Tom Hanks Cloud Atlas box office: One of Hanks’ weakest (wide-release) debuts ever
Featuring Academy Award winners Tom Hanks, Halle Berry, Susan Sarandon, and Jim Broadbent (plus Hugh Grant), and directed by The Matrix‘s Andy Wachowski, Lana Wachowski, and Perfume: The Story of a Murderer‘s Tom Tykwer, Cloud Atlas opened below expectations in North America this pre-Halloween weekend, Oct. 26-28. (Photo: Tom Hanks Cloud Atlas.)
Looking at Friday grosses, Cloud Atlas seemed poised to take in somewhere between $11-12m. However, according to Warner Bros. estimates reported at Box Office Mojo, by Sunday night the time-bending, mind-bending drama will have collected a meager $9.4 million at 2,008 locations (including 105 IMAX screens), averaging only $4,681 per theater. If studio estimates are accurate, Cloud Atlas will be trailing not only Ben Affleck’s political thriller Argo (with a less-than-expected $12.35 million, -25% from last weekend), but also Sony Pictures’ Hotel Transylvania ($9.5m).
Why did Cloud Atlas underperform?
Why did Cloud Atlas underperform? Well, one could blame everything from Hurricane Sandy and Frankenstorm to Halloween costume parties and the just-as-circus-like U.S. presidential election. But chances are that the real culprit was not bad weather or Mitt Romney, but weak word of mouth for a movie with a disjointed plotline — if it can be called that.
For instance, Cloud Atlas, which has a mediocre C+ CinemaScore, was up only (an estimated) 9% on Saturday. For comparison’s sake: Argo was up 35% while Liam Neeson’s critically lambasted thriller Taken 2 was up 33%. Even Tyler Perry’s box-office bomb Alex Cross was up 37% on Saturday. In fact, only two movies had worse Friday-to-Saturday percentage increases (or decrease) than Cloud Atlas: new entries Silent Hill: Revelation 3D (down 23%) and Chasing Mavericks (the Gerard Butler bomb was up a minuscule 4%).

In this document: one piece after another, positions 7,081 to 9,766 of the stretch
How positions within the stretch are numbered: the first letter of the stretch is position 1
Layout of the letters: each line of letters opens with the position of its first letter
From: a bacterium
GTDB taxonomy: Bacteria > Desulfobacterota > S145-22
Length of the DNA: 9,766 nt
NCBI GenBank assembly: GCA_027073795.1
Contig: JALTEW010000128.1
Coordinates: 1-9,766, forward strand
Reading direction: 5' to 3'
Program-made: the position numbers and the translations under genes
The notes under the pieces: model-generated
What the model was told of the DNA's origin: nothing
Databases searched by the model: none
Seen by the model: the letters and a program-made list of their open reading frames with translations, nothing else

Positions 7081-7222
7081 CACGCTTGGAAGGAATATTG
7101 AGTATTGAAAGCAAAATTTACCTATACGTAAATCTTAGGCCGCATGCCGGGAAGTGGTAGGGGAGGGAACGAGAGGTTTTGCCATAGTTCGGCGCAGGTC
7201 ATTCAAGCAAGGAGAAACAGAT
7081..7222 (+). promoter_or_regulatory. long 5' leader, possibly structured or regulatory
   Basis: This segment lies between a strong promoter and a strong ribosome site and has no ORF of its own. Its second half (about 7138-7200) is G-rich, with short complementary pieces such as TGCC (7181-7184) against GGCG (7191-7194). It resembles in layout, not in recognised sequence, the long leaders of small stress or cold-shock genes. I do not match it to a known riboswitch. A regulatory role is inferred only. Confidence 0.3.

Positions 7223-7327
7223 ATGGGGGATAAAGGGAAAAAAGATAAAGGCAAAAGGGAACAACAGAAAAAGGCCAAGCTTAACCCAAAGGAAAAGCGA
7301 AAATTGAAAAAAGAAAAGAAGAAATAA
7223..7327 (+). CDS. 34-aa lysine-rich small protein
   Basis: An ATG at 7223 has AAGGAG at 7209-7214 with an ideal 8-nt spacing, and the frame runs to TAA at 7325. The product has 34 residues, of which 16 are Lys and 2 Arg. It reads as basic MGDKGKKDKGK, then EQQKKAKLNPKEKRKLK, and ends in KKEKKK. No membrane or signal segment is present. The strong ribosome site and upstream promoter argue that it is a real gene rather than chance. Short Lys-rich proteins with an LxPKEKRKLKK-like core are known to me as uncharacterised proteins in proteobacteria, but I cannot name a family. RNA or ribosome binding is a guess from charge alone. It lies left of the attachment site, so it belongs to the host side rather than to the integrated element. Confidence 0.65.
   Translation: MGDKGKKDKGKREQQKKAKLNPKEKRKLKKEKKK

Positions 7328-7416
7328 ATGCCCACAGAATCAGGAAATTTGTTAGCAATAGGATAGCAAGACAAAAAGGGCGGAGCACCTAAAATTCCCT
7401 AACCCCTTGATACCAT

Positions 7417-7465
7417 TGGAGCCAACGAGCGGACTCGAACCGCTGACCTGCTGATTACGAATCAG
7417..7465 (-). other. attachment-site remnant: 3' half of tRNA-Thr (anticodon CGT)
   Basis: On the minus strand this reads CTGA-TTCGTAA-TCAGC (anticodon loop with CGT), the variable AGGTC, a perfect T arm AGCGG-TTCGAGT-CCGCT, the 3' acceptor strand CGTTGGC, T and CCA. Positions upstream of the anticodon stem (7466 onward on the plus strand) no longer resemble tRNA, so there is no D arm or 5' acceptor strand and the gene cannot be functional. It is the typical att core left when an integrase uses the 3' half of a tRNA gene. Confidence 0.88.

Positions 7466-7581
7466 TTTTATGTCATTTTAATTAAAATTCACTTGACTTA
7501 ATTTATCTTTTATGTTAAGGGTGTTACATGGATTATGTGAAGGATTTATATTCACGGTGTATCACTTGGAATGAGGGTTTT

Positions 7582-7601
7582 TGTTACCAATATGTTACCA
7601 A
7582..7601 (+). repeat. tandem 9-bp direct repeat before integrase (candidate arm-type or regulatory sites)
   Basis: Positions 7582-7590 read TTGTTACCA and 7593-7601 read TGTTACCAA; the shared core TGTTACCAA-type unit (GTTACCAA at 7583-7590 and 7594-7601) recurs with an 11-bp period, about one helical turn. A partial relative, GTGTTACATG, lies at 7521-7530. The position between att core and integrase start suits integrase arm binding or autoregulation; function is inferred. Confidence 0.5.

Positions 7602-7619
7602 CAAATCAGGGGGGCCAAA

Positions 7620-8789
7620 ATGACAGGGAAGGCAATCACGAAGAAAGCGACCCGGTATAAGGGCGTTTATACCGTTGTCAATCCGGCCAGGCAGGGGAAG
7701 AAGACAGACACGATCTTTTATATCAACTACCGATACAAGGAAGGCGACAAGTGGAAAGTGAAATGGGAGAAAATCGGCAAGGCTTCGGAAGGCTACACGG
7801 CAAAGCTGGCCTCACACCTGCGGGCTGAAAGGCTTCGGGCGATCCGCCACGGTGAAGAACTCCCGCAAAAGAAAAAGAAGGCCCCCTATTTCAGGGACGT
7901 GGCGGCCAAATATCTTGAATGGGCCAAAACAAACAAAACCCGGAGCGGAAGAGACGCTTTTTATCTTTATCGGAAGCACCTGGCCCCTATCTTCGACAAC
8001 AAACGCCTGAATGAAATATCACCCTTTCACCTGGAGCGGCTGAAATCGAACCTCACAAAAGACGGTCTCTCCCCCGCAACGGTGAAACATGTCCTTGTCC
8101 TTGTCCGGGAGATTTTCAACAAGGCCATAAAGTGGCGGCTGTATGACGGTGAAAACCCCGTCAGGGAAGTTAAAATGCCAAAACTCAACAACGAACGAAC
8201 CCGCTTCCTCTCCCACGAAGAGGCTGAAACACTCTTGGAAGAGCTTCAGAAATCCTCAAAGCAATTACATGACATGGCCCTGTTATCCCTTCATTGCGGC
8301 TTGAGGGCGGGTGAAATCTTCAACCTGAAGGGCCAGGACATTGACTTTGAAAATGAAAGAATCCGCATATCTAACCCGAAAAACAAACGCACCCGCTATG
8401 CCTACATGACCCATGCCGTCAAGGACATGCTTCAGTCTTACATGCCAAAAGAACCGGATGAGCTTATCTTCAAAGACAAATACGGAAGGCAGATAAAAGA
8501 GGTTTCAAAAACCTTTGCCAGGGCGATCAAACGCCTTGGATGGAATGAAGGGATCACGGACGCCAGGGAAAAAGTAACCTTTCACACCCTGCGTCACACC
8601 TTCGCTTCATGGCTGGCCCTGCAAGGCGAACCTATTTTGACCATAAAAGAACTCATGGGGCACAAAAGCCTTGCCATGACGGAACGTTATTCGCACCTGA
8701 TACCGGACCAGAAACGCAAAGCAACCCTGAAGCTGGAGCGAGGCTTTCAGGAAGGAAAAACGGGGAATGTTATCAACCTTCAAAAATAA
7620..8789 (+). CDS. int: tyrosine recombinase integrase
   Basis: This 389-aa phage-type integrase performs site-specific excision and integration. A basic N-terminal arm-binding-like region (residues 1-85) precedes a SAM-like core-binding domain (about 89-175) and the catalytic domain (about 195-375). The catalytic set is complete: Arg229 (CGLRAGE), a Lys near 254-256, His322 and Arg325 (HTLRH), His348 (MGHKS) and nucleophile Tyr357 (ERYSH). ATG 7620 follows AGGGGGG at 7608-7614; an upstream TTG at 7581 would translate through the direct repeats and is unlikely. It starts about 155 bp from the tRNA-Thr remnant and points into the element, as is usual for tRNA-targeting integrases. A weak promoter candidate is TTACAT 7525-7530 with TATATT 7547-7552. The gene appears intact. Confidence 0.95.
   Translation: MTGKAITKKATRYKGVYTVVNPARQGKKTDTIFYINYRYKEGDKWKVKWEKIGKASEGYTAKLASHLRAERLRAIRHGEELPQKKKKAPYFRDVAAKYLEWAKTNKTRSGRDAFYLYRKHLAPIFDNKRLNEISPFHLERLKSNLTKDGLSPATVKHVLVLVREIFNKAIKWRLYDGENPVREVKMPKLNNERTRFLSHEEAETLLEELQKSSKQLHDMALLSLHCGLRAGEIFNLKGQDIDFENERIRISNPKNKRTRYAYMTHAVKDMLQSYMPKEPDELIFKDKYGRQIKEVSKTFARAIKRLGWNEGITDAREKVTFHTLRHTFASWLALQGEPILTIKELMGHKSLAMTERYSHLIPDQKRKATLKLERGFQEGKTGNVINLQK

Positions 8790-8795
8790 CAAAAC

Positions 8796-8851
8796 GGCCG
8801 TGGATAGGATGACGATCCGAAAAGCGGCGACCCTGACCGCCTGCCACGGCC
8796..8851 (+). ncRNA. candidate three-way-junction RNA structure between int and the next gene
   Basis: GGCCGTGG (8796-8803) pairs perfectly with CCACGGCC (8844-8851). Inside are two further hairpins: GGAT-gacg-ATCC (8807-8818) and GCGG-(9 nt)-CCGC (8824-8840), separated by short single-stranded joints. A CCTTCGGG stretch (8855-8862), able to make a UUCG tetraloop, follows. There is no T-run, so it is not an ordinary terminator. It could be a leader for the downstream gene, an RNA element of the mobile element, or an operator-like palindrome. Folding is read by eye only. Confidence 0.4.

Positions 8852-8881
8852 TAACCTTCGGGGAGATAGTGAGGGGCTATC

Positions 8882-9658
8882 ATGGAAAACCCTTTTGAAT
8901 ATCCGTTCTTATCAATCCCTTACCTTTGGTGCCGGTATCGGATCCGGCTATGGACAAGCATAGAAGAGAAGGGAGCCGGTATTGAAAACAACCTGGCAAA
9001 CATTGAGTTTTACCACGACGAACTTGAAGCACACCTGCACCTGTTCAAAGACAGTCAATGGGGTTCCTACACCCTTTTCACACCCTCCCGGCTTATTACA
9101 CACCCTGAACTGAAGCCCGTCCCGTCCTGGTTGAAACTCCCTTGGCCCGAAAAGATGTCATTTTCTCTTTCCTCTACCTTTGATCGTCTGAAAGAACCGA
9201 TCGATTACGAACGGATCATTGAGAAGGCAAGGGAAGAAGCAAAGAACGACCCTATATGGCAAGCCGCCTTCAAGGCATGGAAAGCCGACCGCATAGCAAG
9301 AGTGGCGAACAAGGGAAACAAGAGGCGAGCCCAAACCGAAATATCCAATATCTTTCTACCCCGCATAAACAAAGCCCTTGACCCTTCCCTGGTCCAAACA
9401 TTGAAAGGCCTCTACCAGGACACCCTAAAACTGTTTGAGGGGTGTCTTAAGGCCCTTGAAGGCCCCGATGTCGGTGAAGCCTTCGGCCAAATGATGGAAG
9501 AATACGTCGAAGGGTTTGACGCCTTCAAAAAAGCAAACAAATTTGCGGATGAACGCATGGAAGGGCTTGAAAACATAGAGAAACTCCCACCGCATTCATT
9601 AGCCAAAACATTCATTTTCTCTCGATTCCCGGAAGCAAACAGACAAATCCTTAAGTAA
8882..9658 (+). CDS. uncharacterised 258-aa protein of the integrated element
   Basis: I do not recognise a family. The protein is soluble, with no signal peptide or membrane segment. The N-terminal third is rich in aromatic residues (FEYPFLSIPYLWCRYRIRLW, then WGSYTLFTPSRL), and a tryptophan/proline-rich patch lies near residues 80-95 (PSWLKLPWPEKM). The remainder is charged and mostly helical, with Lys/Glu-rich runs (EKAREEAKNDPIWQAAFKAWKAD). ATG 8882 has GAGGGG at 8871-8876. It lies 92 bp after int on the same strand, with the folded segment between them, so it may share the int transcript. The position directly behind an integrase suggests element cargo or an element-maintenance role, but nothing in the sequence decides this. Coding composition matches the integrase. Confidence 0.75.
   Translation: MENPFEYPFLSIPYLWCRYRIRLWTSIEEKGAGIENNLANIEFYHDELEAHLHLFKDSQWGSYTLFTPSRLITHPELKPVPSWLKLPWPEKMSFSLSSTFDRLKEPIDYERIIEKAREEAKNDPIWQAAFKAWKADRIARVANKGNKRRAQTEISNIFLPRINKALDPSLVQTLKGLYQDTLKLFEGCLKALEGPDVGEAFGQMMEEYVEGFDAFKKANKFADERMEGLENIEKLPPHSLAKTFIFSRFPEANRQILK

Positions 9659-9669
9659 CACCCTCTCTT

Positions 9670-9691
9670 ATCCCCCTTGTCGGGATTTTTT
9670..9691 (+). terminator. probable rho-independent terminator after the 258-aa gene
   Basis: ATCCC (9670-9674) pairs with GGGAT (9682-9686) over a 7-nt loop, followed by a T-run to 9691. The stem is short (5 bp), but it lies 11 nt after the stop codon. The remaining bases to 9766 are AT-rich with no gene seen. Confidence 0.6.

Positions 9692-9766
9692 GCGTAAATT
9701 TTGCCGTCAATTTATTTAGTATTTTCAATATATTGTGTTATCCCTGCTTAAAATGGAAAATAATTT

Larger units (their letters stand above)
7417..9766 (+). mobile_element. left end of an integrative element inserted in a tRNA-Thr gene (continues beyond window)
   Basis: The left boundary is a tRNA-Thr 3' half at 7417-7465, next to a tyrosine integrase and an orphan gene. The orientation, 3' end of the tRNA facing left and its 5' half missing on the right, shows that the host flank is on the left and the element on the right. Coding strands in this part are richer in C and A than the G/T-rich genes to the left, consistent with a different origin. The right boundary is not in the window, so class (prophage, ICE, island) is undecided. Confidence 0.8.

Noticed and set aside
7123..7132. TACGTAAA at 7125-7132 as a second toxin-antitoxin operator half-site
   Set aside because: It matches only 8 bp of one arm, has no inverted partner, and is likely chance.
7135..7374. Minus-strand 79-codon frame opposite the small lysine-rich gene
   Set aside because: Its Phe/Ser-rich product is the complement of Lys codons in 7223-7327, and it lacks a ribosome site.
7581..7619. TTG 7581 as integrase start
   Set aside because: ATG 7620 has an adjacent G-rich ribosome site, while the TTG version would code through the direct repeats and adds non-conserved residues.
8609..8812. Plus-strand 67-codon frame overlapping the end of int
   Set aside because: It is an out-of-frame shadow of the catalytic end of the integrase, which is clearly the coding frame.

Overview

Cloud Atlas‘ originally estimated $12 million first-weekend take wouldn’t have been bad at all for something as unusual as the Tykwer / Wachowski Starship effort. But once again, if studio estimates are correct, $9.4 million is an undeniably poor North American start for a movie that cost a reported $102 million (not including marketing / distribution expenses).
On the positive side, on its first weekend out Cloud Atlas grossed nearly as much as Darren Aronofsky / Hugh Jackman / Rachel Weisz’s similarly framed The Fountain, which brought in $10.14 million ($12.4 million adjusted for inflation) during its entire run in 2006. Having said that, since Cloud Atlas could theoretically end its domestic run with less than $20m, its only chance of at least matching its production budget at the box office is the international market. In the coming months, the Tykwer / Wachowski Starship movie is going to be slowly rolled out around the world.
Playing it safe, Warner Bros. acquired the domestic rights to the independently financed Cloud Atlas for a reported $15m. Focus Features International will handle (at least some) foreign territories.
Cloud Atlas: One of Tom Hanks’ worst opening-weekend box-office performers
Cloud Atlas has scored one of Tom Hanks’ weakest (wide-release) first-weekend grosses (adjusted for inflation) since the beginning of his movie career in the early ’80s. If studio estimates are accurate, Cloud Atlas trailed not only the Hanks / Julia Roberts summer 2011 flop Larry Crowne‘s $13.09 million, but also the modest performer Charlie Wilson’s War ($9.65m). In fact, one has to go back all the way to 1990′s The Bonfire of the Vanities‘ ($4.21 million, or approx. $8 million adjusted) to find a weaker Tom Hanks wide-release debut.
The only two other Tom Hanks movies to suffer lower opening-weekend grosses than Cloud Atlas in the last (almost) three decades are the family drama Nothing in Common (1986, approx. $7 million adjusted) and the poorly received comedy remake The Man with One Red Shoe (1985, approx. $7 million adjusted). True, both had shorter running times (and more daily showings) than Cloud Atlas; however, both were screened at about 1,000 fewer locations as well. (The number of available seats — movie-theater sizes have changed dramatically in the last thirty years — is, of course, unknown.)
Cloud Atlas currently has a mediocre 40% approval rating and 6/10 average among Rotten Tomatoes‘ top critics.
Note: Considering that Cloud Atlas was only $100,000 behind Hotel Transylvania, it’s possible that the two movies may have their placements on the domestic box-office chart switched around when weekend actuals are released on Monday.
Tom Hanks Cloud Atlas image: Warner Bros.